September 30, 2008

Church admits clergy not employed by God


by David Masters

A British vicar has won a landmark legal victory that saw his employers admit that clergy are not employed by God, but by the Church.

The ruling is set to send ruptures throughout religious groups in the UK, as their employees become subject to minimum wage and anti-discrimination laws.

Reverend Mark Sharpe, a former policeman who was employed as a vicar in the Teme Valley South, took his employer, the Worcester Diocese, to court after he was subjected to threats and verbal abuse from locals, and forced to live in a vicarage infested by mice and with unsafe electrics and gas.

At an employment tribunal in Birmingham, the church agreed that Sharpe had the status of a worker for the purposes of the claim in question.

No final decision was reached in the tribunal, and the case is set for judicial mediation within the next few months.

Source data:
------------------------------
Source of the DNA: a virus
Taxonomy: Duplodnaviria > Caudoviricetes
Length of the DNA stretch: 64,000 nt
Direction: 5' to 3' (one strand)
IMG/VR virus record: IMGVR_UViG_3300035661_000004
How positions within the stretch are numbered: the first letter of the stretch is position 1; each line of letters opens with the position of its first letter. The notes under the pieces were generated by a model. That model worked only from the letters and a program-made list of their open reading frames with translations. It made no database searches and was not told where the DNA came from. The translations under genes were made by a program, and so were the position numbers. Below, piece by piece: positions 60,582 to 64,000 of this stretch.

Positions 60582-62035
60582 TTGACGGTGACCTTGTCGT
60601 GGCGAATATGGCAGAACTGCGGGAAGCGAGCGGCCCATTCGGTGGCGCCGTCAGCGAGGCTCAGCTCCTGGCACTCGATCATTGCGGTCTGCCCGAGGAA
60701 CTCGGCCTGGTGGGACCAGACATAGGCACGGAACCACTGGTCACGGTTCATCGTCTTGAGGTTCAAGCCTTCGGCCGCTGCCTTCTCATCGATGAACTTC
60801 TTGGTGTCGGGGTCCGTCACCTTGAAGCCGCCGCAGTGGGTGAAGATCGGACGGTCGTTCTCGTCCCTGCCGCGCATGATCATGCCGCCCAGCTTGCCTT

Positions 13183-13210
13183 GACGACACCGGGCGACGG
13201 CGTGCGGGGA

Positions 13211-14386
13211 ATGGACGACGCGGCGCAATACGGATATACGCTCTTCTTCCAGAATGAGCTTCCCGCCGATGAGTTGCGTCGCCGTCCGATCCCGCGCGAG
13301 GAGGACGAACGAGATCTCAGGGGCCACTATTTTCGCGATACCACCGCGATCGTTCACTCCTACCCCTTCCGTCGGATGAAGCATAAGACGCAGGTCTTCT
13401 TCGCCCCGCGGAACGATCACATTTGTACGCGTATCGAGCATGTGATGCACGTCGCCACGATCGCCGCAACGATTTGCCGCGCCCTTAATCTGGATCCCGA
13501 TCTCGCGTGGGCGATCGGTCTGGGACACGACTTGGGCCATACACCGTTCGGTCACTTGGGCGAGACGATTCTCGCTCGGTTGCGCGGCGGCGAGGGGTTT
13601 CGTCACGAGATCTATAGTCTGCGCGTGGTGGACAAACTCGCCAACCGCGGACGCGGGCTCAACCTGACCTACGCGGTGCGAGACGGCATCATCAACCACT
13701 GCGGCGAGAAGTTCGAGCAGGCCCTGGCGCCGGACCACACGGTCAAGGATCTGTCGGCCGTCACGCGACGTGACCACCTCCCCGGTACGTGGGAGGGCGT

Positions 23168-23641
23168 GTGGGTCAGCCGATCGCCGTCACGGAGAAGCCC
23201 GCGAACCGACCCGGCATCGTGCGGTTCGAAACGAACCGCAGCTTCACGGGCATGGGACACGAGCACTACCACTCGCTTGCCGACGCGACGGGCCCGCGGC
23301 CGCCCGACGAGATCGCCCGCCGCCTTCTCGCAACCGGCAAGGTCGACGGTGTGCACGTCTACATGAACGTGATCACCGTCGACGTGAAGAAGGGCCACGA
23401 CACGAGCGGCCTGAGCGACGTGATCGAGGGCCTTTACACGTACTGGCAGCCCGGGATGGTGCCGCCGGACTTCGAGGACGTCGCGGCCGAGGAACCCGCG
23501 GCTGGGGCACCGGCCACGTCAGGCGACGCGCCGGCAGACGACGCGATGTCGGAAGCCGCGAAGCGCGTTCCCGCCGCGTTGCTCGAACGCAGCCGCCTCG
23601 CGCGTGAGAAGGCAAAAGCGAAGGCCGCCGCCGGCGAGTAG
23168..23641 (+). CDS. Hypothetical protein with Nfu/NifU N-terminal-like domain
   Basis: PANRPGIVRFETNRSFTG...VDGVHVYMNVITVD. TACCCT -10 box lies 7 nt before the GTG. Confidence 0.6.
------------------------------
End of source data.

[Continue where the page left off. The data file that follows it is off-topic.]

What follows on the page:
If Sharpe’s appeal for compensation is upheld, religious groups across the UK could see their members become subject to legislation such as the minimum wage, health & safety, whistleblowing, anti-discrimination, flexible working policies, and the Working Time Directive.

Unite, the largest trade union in the UK, said if Sharpe wins it will be the biggest change to hit the Church of England since the Reformation in the 1530s.

The Church, however, claims that ‘worker’ is not the same status as ‘employee’, and as such any ruling will not have widespread implications.

The case continues.

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